Northwestern Medicine has enrolled the first patient for what it says will be a pioneering study in AI-enabled cardiology – conducted in partnership with Bay Labs, a San Francisco-based startup focused on applying deep learning to ultrasound and cardiovascular imaging.
WHY IT MATTERS
Routine physical exams may miss heart conditions, even in older patients with higher risk for cardiovascular disease. Enabling earlier detection of heart disease, using echocardiography and other imaging technologies, could boost detection and improve treatment.
But such tools are not always available in primary care settings, given that they call for certified experts with years of specialized training.
The new Northwestern study, called SHAPE – it stands for Seeing the Heart with AI Powered Echo – is billed as the first project evaluating how AI can help guide ultrasound acquisition by certified medical assistants.
CMAs work alongside physicians doing many administrative and clinical jobs – taking medical histories, doing basic lab work – but are not usually trained to perform ultrasound exams.
As a non-randomized study that will eventually enroll some 1,200 patients at Northwestern, the goal is to see whether those CMAs can use Bay Labs’ cardiac ultrasound guidance software, called EchoGPS, to get diagnostic-quality echocardiograms.
EchoGPS, which integrates with ultrasound systems, uses AI to give non-specialist users real-time guidance to obtain cardiac views.
EchoMD, meanwhile, is a suite of software that helps cardiologists gain an automated review of images. (The FDA-cleared technology includes functionality that automates clip selection and calculation of left ventricular ejection fraction, the leading measurement of cardiac function.)
The study also will assess whether images reviewed by cardiologists with help from that technology could enable patients to have cardiac disease detected in a primary care setting than a standard physical examination with ECG.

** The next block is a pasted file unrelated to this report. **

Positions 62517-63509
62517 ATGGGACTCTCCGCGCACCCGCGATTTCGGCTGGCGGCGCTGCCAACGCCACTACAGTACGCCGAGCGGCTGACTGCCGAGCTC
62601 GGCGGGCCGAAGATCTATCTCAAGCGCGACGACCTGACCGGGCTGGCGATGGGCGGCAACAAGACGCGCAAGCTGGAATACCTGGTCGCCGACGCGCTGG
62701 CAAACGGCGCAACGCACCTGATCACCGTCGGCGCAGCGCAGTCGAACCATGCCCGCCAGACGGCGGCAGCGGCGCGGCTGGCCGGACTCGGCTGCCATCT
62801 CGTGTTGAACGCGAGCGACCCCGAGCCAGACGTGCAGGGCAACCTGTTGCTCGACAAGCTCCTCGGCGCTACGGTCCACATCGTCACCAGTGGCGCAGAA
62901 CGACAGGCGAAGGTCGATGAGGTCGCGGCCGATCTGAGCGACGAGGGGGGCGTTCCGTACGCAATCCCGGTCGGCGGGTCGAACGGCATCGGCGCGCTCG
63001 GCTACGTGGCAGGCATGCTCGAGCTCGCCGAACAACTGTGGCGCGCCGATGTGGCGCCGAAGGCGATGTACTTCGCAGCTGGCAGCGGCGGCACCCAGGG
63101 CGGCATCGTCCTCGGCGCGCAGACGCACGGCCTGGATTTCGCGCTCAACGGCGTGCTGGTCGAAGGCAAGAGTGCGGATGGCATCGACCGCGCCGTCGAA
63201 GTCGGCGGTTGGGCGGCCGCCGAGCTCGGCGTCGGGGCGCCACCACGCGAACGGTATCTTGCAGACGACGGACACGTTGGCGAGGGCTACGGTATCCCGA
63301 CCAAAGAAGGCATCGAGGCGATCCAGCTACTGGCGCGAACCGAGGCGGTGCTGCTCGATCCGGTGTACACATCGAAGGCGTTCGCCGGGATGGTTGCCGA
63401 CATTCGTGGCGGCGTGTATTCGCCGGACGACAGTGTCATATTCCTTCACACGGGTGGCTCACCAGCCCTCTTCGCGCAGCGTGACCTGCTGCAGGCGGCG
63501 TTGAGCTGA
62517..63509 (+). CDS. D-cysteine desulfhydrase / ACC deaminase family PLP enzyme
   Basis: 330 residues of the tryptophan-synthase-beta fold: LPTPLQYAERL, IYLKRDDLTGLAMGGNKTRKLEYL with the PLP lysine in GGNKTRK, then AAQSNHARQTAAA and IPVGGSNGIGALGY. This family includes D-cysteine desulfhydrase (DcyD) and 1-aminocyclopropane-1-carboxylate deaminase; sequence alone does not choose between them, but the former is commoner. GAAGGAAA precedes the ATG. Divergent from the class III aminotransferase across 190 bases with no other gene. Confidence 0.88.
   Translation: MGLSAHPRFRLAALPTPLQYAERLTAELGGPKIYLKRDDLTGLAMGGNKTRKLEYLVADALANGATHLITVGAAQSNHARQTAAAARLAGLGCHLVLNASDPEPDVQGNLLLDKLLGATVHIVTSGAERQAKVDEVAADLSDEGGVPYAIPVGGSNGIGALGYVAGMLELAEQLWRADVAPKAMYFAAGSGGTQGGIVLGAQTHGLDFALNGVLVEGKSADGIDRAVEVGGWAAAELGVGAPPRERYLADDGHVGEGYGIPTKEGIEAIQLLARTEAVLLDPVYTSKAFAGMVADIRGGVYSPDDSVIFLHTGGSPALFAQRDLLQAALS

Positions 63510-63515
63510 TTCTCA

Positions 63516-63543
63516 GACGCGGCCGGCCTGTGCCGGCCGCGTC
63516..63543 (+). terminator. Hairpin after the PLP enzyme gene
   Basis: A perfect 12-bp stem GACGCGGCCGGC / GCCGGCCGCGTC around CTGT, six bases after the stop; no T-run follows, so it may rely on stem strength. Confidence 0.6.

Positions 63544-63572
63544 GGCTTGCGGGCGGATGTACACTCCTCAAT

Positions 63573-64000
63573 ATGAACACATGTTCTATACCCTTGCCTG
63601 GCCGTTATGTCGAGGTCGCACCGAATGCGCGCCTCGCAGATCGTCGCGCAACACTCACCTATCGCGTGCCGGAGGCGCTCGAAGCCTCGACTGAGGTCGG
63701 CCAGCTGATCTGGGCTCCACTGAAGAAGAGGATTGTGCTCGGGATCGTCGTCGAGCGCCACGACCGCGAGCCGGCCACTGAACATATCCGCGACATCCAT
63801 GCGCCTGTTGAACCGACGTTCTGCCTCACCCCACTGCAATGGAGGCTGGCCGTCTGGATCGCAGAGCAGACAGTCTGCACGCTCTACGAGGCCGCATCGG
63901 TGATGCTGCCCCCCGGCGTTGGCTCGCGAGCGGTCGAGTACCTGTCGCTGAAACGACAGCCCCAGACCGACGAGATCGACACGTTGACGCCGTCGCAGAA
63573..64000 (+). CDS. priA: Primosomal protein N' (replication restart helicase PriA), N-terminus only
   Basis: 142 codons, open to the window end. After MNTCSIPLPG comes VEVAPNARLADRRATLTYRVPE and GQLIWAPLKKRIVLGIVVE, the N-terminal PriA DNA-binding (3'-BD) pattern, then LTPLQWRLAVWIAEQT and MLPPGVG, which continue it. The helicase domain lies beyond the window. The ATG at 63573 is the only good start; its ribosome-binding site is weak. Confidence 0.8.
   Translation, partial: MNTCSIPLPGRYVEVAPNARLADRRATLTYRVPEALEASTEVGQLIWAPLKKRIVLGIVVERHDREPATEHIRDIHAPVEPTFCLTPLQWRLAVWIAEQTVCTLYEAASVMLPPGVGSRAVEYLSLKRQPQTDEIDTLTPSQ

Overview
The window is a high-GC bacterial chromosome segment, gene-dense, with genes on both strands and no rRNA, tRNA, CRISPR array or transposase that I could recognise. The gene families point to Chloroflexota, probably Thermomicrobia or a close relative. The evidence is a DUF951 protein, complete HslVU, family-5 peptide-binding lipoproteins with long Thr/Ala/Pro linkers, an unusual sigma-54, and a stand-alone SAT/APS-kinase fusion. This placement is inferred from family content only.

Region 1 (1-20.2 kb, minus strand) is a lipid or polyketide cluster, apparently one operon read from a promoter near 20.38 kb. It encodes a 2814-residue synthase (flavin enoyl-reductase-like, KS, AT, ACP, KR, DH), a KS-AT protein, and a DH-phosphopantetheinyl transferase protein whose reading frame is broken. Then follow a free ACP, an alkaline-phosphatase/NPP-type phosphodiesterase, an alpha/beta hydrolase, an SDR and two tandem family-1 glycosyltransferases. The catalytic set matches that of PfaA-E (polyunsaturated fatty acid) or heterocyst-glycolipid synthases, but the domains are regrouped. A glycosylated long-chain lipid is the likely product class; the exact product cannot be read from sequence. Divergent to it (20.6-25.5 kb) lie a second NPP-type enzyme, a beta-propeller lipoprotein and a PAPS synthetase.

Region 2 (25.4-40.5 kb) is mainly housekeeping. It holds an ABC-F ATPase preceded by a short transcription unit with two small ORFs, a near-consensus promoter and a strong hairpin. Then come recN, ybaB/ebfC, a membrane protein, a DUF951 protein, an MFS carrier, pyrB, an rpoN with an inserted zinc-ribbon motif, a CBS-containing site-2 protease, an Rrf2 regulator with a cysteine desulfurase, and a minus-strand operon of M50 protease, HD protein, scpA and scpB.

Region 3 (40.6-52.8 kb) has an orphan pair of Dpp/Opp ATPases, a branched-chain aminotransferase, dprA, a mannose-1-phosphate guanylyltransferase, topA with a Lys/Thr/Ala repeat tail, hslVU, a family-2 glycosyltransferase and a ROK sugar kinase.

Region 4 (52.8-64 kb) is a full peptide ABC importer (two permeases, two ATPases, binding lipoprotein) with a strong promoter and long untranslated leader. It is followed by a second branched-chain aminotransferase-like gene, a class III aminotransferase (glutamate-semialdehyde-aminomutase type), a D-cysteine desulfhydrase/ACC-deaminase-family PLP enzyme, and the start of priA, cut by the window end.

THE LARGER TREND
The SHAPE research is part of an ongoing partnership between Northwestern Medicine and Bay Labs and fits into Northwestern’s larger AI initiatives focused on leveraging AI and machine learning to advance the study and treatment of cardiovascular disease, officials said.
AI, of course, is quickly becoming an important supplement to medical imaging of all kinds, and professionals are taking notice. So far this month we’ve shown how University of Virginia Health System leveraged AI for interactive multimedia reports for improved communication among radiologists, and how Mount Sinai is researching convolutional neural networks on its X-Rays.
ON THE RECORD
“Deep learning will have a profound impact on cardiac imaging in the future, and the ability to simplify acquisition will be a tremendous advance to bring echocardiograms to the point-of-care in primary care offices,” said Dr. Patrick M. McCarthy, chief of cardiac surgery at Northwestern Memorial Hospital, in a statement.
“Incorporating our AI software with deep learning technology into clinical practice could allow non-specialist medical professionals to acquire images to support cardiologist interpretation and clinical decision-making and may lead to improved patient outcomes through earlier detection and monitoring,” added Charles Cadieu, co-founder and CEO of Bay Labs.